In case you missed it, Feb. 17 of this year was a Day Without Immigrants. Apparently the purpose of the day was to call attention to all the foreign-borne folks in our nation. I don’t know how many people in our country are immigrants, but I read somewhere that there about 40 million or so.
If the population of the United States is about 300 million, that would mean that roughly 13 percent of our citizens came here from another country. But just to put things into perspective, the vast majority of us are direct descendents of immigrants. We are a nation of immigrants.
Why all this sudden concern for the recognition of people who chose to come to this country? Why was it necessary for people to skip work or school or whatever else they were doing in order to march and carry signs?
I’m guessing that some of this concern stems from President Trump’s executive order to put a temporary hold on allowing people from certain countries to enter our nation. Note that the order did not call for a permanent ban, it called for a temporary hold.
There are seven nations that had previously been identified by Barack Obama as threats to us. Those nations are Iran, Iraq, Libya, Somalia, Sudan, Syria and Yemen. Remember, please, that the purpose of the order was to hold up immigration from those nations until a proper method could be devised to separate the people who have a legitimate reason to be here from the terrorists.
This is a matter of national security and the entire thing has been utterly blown out of proportion. The president did not target any particular race or creed or religion. He targeted seven nations that harbor terrorists who want to destroy our country.
After hearing from some of the participants in last week’s observance, one might conclude that we are in some way infringing upon the rights of our immigrants. Naturally the news media found some who were fired from their jobs for not showing up for work that day. What a concept — getting fired for not showing up.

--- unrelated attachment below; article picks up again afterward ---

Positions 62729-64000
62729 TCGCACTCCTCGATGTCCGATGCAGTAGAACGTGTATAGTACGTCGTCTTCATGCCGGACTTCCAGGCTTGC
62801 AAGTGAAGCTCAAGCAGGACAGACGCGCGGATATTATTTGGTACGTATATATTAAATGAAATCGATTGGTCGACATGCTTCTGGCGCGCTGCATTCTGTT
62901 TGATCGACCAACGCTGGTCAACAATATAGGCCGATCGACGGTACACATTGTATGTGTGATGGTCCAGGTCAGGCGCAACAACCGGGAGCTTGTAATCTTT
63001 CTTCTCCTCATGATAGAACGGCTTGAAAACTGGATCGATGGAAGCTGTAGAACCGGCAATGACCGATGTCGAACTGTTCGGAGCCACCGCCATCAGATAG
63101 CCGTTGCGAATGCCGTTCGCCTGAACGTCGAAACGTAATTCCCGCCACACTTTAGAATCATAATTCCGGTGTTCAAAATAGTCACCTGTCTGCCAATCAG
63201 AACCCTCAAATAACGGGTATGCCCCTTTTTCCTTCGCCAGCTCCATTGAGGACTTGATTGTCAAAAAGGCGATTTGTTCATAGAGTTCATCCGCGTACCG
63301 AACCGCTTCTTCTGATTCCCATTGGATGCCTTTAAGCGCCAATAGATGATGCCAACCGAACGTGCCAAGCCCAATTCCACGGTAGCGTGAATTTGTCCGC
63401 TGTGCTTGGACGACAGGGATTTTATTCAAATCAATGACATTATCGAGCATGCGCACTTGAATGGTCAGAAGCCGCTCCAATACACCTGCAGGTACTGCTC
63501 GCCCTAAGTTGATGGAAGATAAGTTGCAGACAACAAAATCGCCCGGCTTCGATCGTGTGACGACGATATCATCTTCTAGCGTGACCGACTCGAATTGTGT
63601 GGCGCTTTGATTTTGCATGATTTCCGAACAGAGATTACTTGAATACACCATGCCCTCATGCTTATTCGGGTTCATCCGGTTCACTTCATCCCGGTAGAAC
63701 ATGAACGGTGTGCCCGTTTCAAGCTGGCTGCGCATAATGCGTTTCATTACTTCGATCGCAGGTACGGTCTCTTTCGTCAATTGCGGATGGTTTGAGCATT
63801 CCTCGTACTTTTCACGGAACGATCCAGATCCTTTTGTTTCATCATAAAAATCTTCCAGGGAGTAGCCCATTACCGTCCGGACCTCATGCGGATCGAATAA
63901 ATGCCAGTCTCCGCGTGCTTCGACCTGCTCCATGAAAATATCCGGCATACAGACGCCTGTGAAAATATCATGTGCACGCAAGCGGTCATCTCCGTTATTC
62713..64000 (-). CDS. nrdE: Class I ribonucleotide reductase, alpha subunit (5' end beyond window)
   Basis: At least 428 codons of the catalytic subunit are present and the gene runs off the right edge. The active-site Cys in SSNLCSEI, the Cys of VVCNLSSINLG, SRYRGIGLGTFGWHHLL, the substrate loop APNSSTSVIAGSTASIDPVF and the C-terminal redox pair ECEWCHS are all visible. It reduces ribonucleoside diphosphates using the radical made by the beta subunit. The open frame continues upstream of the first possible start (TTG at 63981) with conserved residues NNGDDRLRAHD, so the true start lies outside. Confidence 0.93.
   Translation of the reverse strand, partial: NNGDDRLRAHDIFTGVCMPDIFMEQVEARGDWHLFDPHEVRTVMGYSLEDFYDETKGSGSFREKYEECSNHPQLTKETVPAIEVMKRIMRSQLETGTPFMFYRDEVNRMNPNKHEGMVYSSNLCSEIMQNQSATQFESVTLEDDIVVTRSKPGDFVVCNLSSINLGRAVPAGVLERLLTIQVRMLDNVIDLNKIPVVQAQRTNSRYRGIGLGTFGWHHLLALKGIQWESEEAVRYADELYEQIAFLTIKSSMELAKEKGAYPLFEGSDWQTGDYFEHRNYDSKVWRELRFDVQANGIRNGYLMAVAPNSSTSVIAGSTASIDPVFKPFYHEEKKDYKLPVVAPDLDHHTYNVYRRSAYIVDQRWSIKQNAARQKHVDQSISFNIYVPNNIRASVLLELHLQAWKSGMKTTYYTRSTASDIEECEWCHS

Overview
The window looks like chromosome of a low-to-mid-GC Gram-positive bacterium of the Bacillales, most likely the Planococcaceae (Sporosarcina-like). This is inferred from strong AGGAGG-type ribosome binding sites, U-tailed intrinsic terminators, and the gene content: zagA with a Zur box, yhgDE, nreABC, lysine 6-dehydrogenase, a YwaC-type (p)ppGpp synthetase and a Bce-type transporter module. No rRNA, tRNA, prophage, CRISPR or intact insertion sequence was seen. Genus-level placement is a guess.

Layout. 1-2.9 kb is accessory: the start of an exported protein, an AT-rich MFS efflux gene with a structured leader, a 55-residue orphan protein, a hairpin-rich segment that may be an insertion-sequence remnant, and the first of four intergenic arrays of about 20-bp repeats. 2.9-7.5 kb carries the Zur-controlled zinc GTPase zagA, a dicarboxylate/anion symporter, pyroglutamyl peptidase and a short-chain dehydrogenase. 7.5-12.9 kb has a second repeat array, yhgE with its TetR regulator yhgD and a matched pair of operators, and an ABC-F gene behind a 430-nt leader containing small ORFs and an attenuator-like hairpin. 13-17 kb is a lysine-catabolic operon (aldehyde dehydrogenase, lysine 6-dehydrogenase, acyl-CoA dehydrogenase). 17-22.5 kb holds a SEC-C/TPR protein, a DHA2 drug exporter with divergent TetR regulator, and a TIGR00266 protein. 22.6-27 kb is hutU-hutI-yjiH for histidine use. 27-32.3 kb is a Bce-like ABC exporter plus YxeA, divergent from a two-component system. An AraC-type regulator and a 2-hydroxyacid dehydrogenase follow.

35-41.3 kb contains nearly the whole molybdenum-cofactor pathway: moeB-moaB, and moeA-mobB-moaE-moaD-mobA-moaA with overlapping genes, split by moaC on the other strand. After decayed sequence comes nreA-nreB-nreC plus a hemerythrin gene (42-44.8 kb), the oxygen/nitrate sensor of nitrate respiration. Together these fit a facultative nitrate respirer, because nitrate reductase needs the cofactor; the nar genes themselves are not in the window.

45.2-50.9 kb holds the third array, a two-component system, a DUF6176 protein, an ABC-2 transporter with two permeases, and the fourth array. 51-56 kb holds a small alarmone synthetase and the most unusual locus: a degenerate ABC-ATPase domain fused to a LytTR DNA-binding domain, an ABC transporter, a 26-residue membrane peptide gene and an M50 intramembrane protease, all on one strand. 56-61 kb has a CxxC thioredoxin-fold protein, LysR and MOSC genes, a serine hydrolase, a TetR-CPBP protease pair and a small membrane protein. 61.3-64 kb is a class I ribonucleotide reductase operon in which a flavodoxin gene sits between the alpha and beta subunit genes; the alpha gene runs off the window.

As a nation, we are blessed to have people who want to come here. America is still considered the land of opportunity and a fresh start and a chance to better one’s self. We wouldn’t be the country we are without these good, decent, hard-working people who have chosen to be citizens here.
Somehow, in all the hype about immigration, there are those oinf the media who have failed to distinguish immigrants from illegal aliens. Calling a criminal nothing more than an undocumented immigrant is an insult to the American justice system. People who have illegally entered our country are not entitled to be here. The law should be upheld and they should be deported forthwith.
This is not a matter of being prejudiced in any way, shape or form. To me, the issue is simple: either a person is in this country legally or not. Period. Just because we have had eight years of a blind eye to the problem does not justify us allowing 11 million or so undocumented workers to flaunt the law.
Just to set the record straight, I feel obliged to offer a personal note here. I have had, on several occasions, the opportunity to interact with immigrants from south of our border. I have to say, without reservation, that each and every one of them are good people, and I am all the better for having met them.
I can’t imagine a day without immigrants, can you?
David Coffelt is a Harrisonville area resident and his email address is email@example.com.